Access to Personal Medical Records Increases Satisfaction
A new analysis has found that allowing full access to personal medical records increases satisfaction without increasing anxiety in newly diagnosed cancer patients. Published early online in CANCER, a peer-reviewed journal of the American Cancer Society, the study indicates that providing accurate information to patients through medical records can be a beneficial complement to verbal communication with their physicians.
Most cancer patients say they are eager to receive comprehensive information about their disease, but many physicians believe that providing it increases anxiety and may be deleterious for patients. To clarify the issue, Gwenaelle Gravis, of the Paoli-Calmettes Institute in Marseille, France, and her colleagues compared two types of information delivery on cancer patients’ anxiety, quality of life, and satisfaction: providing systematic full access to an organized medical record (OMR) versus “on request information.”
The randomized study included 350 patients who were recently diagnosed with breast, colon cancer, or lymphoma, and who were treated with chemotherapy at the Paoli-Calmettes Institute’s Regional Comprehensive Cancer Center. Patients who had the opportunity to accept an OMR could receive a briefcase (that the patient was advised to bring to each visit so that it could be updated) that included administrative information and reports on surgery, pathology, hospitalizations, nurse narratives, radiology, and biology as well as overall information concerning the patient’s treatment. Patients also received a medical lexicon and a user guide, plus help from medical staff to understand the various documents. Most patients (98 percent) who had the opportunity to obtain an OMR chose to do so. Patients who received “on request information” were provided with information and medical records only at the physician’s initiative or upon the patient’s request.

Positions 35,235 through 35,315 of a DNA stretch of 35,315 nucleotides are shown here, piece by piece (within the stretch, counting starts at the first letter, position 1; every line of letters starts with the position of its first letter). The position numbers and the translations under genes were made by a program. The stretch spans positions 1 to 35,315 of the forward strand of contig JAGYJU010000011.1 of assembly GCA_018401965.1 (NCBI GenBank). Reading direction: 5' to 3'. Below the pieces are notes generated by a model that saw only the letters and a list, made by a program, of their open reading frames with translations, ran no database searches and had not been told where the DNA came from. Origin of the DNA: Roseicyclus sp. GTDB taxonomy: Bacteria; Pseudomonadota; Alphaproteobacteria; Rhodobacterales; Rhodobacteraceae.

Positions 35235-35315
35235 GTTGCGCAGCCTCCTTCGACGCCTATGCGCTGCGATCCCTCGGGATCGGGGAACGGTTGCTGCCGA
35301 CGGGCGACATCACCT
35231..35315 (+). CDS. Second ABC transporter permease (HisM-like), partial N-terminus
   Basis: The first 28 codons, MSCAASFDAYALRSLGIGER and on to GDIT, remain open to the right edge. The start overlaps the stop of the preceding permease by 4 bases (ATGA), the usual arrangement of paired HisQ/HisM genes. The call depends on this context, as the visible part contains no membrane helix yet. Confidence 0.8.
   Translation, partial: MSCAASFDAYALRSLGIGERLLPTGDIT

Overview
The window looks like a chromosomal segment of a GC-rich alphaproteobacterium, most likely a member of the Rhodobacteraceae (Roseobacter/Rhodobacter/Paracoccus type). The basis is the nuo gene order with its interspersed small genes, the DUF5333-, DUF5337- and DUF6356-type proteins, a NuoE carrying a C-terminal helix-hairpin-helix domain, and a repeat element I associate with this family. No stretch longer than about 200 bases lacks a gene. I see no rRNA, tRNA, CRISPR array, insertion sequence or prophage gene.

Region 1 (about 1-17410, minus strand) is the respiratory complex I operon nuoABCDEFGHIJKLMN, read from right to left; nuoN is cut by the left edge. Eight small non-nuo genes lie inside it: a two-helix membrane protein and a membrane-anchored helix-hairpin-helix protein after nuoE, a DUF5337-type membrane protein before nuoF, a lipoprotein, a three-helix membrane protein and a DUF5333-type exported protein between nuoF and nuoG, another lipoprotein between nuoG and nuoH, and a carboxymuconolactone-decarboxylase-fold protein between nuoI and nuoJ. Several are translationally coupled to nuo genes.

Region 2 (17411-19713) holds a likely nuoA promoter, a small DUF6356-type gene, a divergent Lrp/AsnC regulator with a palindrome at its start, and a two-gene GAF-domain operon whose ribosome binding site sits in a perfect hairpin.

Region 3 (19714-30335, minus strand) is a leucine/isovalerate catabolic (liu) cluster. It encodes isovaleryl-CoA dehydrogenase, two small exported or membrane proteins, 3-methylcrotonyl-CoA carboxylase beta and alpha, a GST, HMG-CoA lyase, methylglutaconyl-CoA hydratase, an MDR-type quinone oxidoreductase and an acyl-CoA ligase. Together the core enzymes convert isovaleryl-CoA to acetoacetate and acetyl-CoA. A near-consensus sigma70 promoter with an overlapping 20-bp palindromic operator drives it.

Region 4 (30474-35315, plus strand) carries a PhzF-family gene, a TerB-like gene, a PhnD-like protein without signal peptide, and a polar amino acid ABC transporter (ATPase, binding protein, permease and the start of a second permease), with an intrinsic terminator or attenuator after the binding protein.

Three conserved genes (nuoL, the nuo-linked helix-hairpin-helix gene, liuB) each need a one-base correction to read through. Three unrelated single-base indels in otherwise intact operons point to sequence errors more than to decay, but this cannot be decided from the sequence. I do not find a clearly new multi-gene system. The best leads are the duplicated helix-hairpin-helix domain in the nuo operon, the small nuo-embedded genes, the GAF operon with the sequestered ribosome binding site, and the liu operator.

After exclusions for various reasons, 295 patients were analyzed. Anxiety levels and quality of life scores were similar in both groups during the study; however patients with OMR access were 1.68 times more likely to be satisfied with information and were 1.86 times more likely to feel fully informed. The investigators found that 70.4 percent of the patients who received an OMR said that in hindsight they would choose again to receive it, and 74.8 percent did not regret their choice. The majority of patients declared that the OMR had not been a source of anxiety for them, that they understood the information enclosed, and that they did not discover any unwanted information. Most patients also said that the OMR allowed them to understand their disease more thoroughly and that it helped them discuss their condition with their relatives and physicians.
“Information is crucial to make decisions regarding treatment options and, for the patient and his family, to better cope with the disease and its implications,” said Gravis. “Having full access to his own medical record with the possibility to consult it only if desired increases the patient’s trust in the physician and medical team,” she added.